Fit is Everything - Infinitely Adjustable for Optimal Comfort & Performance!

Tip 1: Balance - English Saddles

Are you struggling with your position? Is your horse lacking in its performance?
You may be faced with a Saddle Balance issue.

Watch this informative video for some saddle fit tips on Balance that may help you!

Balance: Too High in Front

Do you feel you are struggling to get balanced in the saddle and are feeling tipped back? Are you struggling with getting your horse engaged or is it experiencing back issues?

If your saddle is too high off the horse’s withers or too low in the back, this will cause a lot of excess uneven pressure on the horse’s loins. It will not only put you in the wrong position, but it will be very difficult for your horse to engage as it will be unable to come through with its back and step underneath itself into a correctly engaged frame.

Balance: Too Low in Front

Do you feel tipped forward in the saddle? Is your horse resisting?

If your saddle is too low in front, it will pinch the horse’s shoulder – which is very restrictive for your horse! In this situation, your saddle may be too wide in the front or too high in the back. Not only will this cause discomfort for your horse but you will also be forcing yourself to sit in an unnatural position that may affect your riding or strain the discs in your lower back!

Steps to check Saddle Balance:

  1. Remove your saddle pad and irons. Place your saddle over the withers and slide it right back behind the shoulder blade. On a dressage saddle, the cantle should be a little higher than the pommel.
  2. Take a small round object (like a pencil) that will roll. Place it on the seat of the saddle and observe. If the saddle is balanced the pencil should rest in the center of the seat. If it rolls too far forward – the pommel is too low (cantle too high). If it rolls too far back, the saddle is too low in the cantle (pommel too high). It will be very difficult in either of these situations for both horse and rider to balance properly!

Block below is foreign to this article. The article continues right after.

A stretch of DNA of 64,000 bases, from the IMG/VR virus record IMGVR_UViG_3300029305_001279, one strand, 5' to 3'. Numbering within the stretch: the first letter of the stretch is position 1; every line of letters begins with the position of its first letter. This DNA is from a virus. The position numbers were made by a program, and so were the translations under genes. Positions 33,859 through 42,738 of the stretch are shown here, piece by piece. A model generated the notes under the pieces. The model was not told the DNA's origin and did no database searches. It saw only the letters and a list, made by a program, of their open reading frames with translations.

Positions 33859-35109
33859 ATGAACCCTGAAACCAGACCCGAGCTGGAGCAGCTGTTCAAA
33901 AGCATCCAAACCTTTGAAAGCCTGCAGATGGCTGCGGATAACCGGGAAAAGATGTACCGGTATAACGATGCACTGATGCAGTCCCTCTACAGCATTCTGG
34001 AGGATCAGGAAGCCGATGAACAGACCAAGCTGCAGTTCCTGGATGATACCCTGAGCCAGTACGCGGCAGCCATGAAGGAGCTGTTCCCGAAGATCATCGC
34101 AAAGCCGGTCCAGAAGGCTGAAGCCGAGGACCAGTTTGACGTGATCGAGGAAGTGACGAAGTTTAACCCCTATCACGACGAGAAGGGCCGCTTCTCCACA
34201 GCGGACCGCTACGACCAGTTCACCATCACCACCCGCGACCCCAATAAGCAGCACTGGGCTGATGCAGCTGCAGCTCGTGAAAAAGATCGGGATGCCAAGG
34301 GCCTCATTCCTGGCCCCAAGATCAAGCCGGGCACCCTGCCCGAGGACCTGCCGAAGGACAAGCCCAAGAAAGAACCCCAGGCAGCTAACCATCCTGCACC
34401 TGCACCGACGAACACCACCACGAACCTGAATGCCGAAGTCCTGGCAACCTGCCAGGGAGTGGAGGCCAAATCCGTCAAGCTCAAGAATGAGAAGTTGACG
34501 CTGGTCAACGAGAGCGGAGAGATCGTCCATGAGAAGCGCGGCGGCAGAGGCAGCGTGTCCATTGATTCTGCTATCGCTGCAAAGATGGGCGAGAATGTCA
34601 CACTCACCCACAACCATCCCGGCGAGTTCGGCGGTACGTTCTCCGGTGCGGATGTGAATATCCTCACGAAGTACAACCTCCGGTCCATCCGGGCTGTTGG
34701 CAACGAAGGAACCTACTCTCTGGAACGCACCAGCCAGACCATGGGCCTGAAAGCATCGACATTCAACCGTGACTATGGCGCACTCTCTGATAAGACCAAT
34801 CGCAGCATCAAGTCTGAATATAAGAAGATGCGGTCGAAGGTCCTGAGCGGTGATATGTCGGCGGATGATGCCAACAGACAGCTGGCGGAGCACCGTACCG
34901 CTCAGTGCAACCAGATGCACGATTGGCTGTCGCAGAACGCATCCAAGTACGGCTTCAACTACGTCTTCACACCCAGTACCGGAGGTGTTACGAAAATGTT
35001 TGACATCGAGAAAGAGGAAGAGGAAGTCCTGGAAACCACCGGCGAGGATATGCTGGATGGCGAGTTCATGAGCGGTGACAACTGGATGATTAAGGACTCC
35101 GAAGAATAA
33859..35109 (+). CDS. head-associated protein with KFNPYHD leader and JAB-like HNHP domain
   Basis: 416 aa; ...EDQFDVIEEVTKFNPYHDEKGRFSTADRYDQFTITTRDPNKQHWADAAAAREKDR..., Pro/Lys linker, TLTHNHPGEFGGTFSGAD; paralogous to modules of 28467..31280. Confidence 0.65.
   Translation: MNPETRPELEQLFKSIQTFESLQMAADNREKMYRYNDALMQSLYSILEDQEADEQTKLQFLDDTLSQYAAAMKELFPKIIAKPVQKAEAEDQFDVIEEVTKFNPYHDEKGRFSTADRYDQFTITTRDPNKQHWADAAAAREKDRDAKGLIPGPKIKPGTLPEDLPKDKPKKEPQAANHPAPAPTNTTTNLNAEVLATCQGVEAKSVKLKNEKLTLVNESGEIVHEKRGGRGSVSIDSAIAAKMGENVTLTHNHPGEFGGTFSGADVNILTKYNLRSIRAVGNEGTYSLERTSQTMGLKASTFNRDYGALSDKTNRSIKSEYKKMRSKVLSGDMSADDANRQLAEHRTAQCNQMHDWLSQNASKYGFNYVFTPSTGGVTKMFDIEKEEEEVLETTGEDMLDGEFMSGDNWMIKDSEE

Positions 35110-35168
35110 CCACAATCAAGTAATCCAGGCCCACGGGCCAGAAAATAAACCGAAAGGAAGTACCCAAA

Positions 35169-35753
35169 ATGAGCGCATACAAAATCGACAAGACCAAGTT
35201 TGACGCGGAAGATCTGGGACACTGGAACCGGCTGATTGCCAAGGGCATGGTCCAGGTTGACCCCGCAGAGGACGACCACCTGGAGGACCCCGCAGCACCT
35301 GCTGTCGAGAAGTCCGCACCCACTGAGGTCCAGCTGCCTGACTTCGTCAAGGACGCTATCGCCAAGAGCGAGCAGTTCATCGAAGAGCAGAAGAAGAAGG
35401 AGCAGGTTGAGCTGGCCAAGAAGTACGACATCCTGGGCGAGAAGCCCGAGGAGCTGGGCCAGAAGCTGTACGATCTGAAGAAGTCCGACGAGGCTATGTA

The horse will be much more comfortable in a well balanced saddle, because the weight of the rider will be distributed over a larger area. The saddle will not be driven into the shoulder or back on the loin. With correct balance the rider will be able to use the 4 curves in her back as natural ‘shock absorbers’, and she will sit balanced on their seat bones. This good posture means she will be able to lean forward and backward without the lower or upper leg swinging back and forth.

 

Is this a challenge you are facing? Are you experiencing other saddle fit issues? Tell us about them and let us help!

Contact miriam@schleese.com or solutions@schleese.com, book a Personal Saddle Fit Evaluation, or attend an educational lecture/demo.

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Testimonials

I write to extend my gratitude once again and express my pleasure in meeting Jochen Schleese and Christiane Noelting this last weekend (March 8) at the Schleese clinic at Los Lagos. I was thoroughly impressed by the personable yet professional manner in which they conducted the saddle evaluation and fitting process. My beloved mare Greta and I have endured quite a journey from injury to recovery and have struggled to progress in training. I had suspected but am now thoroughly convinced that my current saddle is a major obstacle to that progression. Riding in the Obrigado was nothing short of liberating. I now humbly acknowledge that I have been riding in a poorly suited saddle but I am also redeemed that we were able to demonstrate that we are capable of so much more in our riding (during the test ride). It is quite evident that Jochen has a solid understanding of equine and human anatomy and biomechanics and that this serves as the foundation upon which this tremendous line of saddles is based. It was such a transformation between the two rides. Christiane gave great care and attention to Greta and me in schooling us during the test ride and did so freely. I anticipate that this is not part of the standard process and so I wanted to ensure that you all knew how appreciative I was that she took the time to share her expertise. Thank you for sharing your knowledge and philosophy.

— Shannon R. Murphy, PhD - Elverta, California

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